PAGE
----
In what is now called 1 Corinthians, there is a reference to a former letter in which instruction was given concerning the type of conduct that should not be tolerated in a Christian church. Chapters 1—9 are written in a conciliatory tone that indicates that they were composed after Chapters 10—13 were received and accepted by the members of the church.
The Doctrine of the Resurrection of Jesus Christ During that week, we received word that his car had broken down on the way and that he was stranded.
I always teased him by telling him his ministry could be preaching in a church that was going to the dogs. I wonder just how one would feel about being sent to a church like the one in Corinth, as described in the two epistles of Paul to the Corinthians.
Frankly, from a purely human point of view, the situation in Corinth appears to be hopeless. And yet when we read these introductory verses to this epistle, Paul is positive, upbeat, and optimistic.
His prayers concerning this church are filled with expressions of thanksgiving. How can this be? How can Paul be so positive and optimistic as he communicates with this church? One thing is certain—it is not because of the godly conduct of many of its members.
This salutation tells us not only how Paul feels about this church, but why he feels as he does. Gordon Fee has this to say about the importance of these first nine verses of 1 Corinthians: With the elaborations of this letter Paul begins a habit that will carry through to the end.
In each case the elaborations reflect, either directly or subtly, many of the concerns about to be raised in the letter itself.
When Paul and Barnabas went their separate ways, Paul took Silas with him and set out on what was to be called the second missionary journey of Paul Acts They began by revisiting some of the churches that had been founded on the first journey, delivering to them the decision of the Jerusalem Council After being divinely prohibited from preaching in Asia Acts Like Paul, this man was a tent-maker.
He and his wife had fled from Italy because of a command from Claudius that all Jews must leave Rome Acts Every Sabbath, Paul went to the synagogue, where he sought to evangelize Jews and Greeks Eventually he was joined by Silas and Timothy, who had just arrived from Macedonia. Apparently they brought a gift from the Macedonians which enabled Paul to fully devote himself to the Word, so that he gave all of his efforts to preaching Christ Paul moved his headquarters to the house of a man named Titius Justus, a Gentile God-fearer who lived next door to the synagogue Crispus, the leader of the synagogue, became a believer along with the rest of his household.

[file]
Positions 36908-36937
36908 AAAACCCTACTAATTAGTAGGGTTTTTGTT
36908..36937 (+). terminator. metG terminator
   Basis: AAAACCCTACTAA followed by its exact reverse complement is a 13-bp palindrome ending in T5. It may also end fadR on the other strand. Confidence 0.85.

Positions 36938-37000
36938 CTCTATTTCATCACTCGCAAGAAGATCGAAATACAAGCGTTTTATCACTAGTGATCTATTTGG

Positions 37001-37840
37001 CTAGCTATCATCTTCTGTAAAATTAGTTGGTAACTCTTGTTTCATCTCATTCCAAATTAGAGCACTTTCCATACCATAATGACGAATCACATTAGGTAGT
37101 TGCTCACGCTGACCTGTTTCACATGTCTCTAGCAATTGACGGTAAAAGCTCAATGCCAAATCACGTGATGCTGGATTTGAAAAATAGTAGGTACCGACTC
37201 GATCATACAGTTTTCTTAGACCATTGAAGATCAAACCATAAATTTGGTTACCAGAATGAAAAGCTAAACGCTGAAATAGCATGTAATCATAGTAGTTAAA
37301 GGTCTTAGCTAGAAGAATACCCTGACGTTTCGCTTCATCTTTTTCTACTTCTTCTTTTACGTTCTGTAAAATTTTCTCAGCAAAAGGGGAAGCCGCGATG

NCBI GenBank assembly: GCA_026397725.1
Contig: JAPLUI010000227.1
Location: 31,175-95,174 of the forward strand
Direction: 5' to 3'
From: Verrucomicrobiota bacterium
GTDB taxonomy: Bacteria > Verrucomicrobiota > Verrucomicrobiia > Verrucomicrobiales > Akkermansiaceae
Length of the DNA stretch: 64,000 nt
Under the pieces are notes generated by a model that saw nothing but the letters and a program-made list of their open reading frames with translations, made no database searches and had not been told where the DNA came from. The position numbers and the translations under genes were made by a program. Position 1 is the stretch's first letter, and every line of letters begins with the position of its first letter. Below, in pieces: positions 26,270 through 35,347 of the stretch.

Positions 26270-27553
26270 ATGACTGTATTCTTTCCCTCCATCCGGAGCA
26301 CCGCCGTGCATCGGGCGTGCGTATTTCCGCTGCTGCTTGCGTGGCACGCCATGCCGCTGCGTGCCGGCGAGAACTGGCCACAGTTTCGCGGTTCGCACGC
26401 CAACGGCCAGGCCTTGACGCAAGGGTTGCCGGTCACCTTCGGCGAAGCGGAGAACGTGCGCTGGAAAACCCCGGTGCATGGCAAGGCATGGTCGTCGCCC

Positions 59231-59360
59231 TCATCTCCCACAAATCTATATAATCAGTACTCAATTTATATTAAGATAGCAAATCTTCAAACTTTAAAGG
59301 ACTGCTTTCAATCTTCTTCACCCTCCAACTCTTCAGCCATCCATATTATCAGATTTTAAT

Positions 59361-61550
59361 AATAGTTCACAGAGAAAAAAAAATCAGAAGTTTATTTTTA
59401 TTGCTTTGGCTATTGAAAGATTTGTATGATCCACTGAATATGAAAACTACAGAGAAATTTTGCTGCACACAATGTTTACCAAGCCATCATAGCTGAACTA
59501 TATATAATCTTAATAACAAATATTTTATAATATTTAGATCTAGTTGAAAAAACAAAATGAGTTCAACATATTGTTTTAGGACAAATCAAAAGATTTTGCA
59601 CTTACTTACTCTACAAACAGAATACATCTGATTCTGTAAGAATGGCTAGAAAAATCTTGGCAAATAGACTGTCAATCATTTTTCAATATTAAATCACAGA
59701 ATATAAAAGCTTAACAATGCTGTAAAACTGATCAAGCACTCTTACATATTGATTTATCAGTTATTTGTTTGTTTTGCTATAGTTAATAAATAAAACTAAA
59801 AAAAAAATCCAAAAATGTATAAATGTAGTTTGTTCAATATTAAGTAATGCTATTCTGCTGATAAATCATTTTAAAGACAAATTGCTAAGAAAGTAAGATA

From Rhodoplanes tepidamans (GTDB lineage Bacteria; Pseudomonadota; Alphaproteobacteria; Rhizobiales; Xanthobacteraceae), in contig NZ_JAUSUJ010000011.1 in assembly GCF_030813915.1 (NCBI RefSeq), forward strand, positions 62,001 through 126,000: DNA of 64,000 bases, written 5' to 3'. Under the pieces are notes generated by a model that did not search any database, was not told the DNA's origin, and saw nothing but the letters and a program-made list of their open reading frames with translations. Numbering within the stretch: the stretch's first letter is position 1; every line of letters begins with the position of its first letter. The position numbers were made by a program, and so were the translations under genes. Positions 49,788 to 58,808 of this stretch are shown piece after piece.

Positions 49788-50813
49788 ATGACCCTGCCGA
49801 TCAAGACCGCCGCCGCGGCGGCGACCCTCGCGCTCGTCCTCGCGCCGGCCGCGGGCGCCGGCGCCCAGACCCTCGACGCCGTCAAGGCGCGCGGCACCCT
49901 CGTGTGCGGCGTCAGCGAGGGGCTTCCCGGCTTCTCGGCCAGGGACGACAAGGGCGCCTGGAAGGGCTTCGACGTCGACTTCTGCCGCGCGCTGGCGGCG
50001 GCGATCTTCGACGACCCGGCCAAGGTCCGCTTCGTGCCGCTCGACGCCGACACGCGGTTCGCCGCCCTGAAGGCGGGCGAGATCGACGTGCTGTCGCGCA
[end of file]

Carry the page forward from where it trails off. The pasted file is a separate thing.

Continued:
Many other Corinthians were also being saved as well and were submitting to baptism The Lord appeared to Paul in a vision, assuring him that there were many more souls to be saved in that city and that he was not to fear.
He was to speak out boldly, rather than to hold back for fear of trouble The Jews seized Paul and brought him up on charges before Gallio.
They accused him of being neither a faithful Jew nor a good citizen. They accused him of speaking and acting against the law.
Paul did not even get the opportunity to speak in his own defense. Before he could open his mouth, Gallio gave his ruling. This strife between Paul and the Jews was but another instance of the in-fighting which was so typical of the Jews.1 Corinthians - Problems in the Church Background While in Ephesus, Paul learned about the problems that arose in the newly formed church in Corinthians and wrote this letter to instruct them on how to deal with these problems.
Paul’s First Letter to the Corinthians. Start reading it here: 1 Corinthians 1. When was it written? next week, we’ll take a look at the follow-up to this book when Paul writes his second letter to the Corinthian church!
Related posts: Letters to the Church: Paul’s Epistle to the Romans ; The Bible Gateway blog features the latest. The Church and Its Leaders - Brothers and sisters, I could not address you as people who live by the Spirit but as people who are still worldly—mere infants in Christ.
1 Corinthians 3 New International Version (NIV) The Church and Its Leaders. 3 All things are yours, 22 whether Paul or Apollos or Cephas or the world or life or death. The Corinthians also sent Paul a letter, which is mentioned in 1 Corinthians , and 1 Corinthians appears at many points to respond to issues raised in the church's letter.
First Corinthians is arranged in four major sections: a salutation in ; thanksgiving in ; the main body consisting of responses to letters and reports in Thanks to the apostle Paul’s extensive correspondence with the Corinthians, we are better informed about the church at Corinth than any other first-century church.
In 1 Corinthians in particular, the apostle treats a wide range of issues affecting the community of believers, including divisiveness, litigation, food offered to idols, and class. The church in Corinth was in trouble. They were divided. They were immature.
They were abusing the sacraments, spiritual gifts, and each other. The apostle Paul had founded this church earlier (Acts 18), and when he hears of the young church’s struggles, he writes them a letter.
And it’s a bold.